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traceability & transparency
Need help finding a supplier or getting connected directly at the farm level? Contact Simply Suzette here.

This is a good place to stop and talk about these two hot topics that many often find confusing. 


Many companies have a limited view of the network of business partners within their supply chain and do not get the full story behind their products. Getting this information and being able to know all the steps that a garment has gone through is called Traceability. 


Most know their immediate suppliers, which are the factories that do the cutting, sewing and final quality control, but information about their suppliers, subcontractors, or component suppliers is easily lost. Therefore, all of the farmers, fabric mills, accessory suppliers, miners of the metals, oil refineries that produce plastic-based materials, etc., are lost too. Basically, all that will be explained from now is out of reach for most brands, and without this knowledge, it is extremely difficult for them to make a real impact through their environmental and social policies.


Traceability is the concept of looking at the supply chain and being able to accurately map all suppliers from the raw material extraction stage to its end use. It requires the collaboration of all industry partners, the deployment of common approaches and reliable technical solutions that are fit for different environments. The practice of subcontracting, which we have analyzed in depth with Kim Wan Der Weerd, certainly plays a key role in traceability. Read more about it here!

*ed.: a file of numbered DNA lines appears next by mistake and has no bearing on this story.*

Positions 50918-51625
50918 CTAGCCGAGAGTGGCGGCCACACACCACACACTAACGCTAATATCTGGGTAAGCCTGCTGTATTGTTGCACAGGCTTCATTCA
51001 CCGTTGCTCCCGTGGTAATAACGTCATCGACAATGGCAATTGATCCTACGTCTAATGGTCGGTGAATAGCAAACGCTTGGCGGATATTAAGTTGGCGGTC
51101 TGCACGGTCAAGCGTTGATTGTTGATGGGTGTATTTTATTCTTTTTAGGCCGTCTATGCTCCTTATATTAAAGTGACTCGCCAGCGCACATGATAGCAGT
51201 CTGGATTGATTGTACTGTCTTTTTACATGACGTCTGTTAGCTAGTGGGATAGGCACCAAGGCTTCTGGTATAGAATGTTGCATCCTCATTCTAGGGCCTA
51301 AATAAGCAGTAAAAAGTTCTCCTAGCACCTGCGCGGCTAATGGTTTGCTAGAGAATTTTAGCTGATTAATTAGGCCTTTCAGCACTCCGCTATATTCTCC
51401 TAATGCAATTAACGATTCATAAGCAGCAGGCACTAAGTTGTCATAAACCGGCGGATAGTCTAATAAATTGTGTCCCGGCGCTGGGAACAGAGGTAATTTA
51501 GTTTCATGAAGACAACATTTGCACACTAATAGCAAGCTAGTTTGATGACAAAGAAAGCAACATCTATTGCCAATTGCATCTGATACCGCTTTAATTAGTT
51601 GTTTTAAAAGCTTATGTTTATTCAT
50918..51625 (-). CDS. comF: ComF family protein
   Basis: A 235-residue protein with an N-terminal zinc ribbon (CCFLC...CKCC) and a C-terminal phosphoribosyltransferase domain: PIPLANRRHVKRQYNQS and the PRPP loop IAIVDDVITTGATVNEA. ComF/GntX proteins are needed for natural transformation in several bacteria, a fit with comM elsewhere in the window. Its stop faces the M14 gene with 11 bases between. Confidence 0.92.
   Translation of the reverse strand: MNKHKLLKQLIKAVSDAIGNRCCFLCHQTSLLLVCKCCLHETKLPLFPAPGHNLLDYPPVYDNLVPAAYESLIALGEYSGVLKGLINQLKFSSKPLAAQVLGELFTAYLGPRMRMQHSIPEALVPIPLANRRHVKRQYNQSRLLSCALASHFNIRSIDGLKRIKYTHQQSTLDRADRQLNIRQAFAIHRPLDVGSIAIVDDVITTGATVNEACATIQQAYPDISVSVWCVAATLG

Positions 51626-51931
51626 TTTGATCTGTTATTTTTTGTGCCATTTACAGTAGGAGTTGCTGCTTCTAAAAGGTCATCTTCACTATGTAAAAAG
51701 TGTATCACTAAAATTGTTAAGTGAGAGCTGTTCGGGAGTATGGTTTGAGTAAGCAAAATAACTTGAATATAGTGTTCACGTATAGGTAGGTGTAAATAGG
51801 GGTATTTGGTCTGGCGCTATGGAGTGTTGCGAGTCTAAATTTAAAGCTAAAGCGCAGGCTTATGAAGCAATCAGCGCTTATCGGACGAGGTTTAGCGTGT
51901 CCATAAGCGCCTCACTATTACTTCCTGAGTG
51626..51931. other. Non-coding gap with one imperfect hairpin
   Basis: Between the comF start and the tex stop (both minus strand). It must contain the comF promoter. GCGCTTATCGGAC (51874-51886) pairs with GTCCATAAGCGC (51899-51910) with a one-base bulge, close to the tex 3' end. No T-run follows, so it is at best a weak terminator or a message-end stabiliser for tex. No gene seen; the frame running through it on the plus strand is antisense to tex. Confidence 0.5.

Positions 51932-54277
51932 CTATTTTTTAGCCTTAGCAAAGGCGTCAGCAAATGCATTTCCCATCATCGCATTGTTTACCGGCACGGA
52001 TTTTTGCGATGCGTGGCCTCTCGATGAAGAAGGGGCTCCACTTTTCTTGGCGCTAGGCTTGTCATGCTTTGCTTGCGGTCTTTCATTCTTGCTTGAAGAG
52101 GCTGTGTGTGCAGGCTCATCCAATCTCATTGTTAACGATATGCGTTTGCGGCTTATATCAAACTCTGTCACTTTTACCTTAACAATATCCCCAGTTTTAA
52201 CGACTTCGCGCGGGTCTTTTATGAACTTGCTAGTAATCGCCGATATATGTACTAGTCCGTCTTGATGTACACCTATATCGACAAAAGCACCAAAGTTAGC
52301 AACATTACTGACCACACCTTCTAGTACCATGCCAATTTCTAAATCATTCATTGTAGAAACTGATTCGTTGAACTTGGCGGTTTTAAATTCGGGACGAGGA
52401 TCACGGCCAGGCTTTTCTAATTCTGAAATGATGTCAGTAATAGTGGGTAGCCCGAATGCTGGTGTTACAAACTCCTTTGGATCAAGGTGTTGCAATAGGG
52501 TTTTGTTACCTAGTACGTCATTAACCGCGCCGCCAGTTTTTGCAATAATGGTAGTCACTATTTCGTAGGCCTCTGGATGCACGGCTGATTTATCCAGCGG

Transparency means explaining clearly to consumers what impact the production of their garments have, which can range from disclosing production locations, CO2 values, certifications, progress towards targets, issues with accidents and human rights, etc. This allows consumers to make informed purchasing decisions, and help research entities and NGOs establish where the industry is at.

Both transparency and traceability are now a priority for the garment industry to manage supply chains more effectively, however transparency and traceability individually are not enough. Even with transparency and traceability initiatives in place, there are many manufacturers that rely on subcontracting to help them fulfil orders due to lack of technical machinery / specialised machinery or overcapacity. You can learn more about subcontracting here. This information must be used to generate real change.

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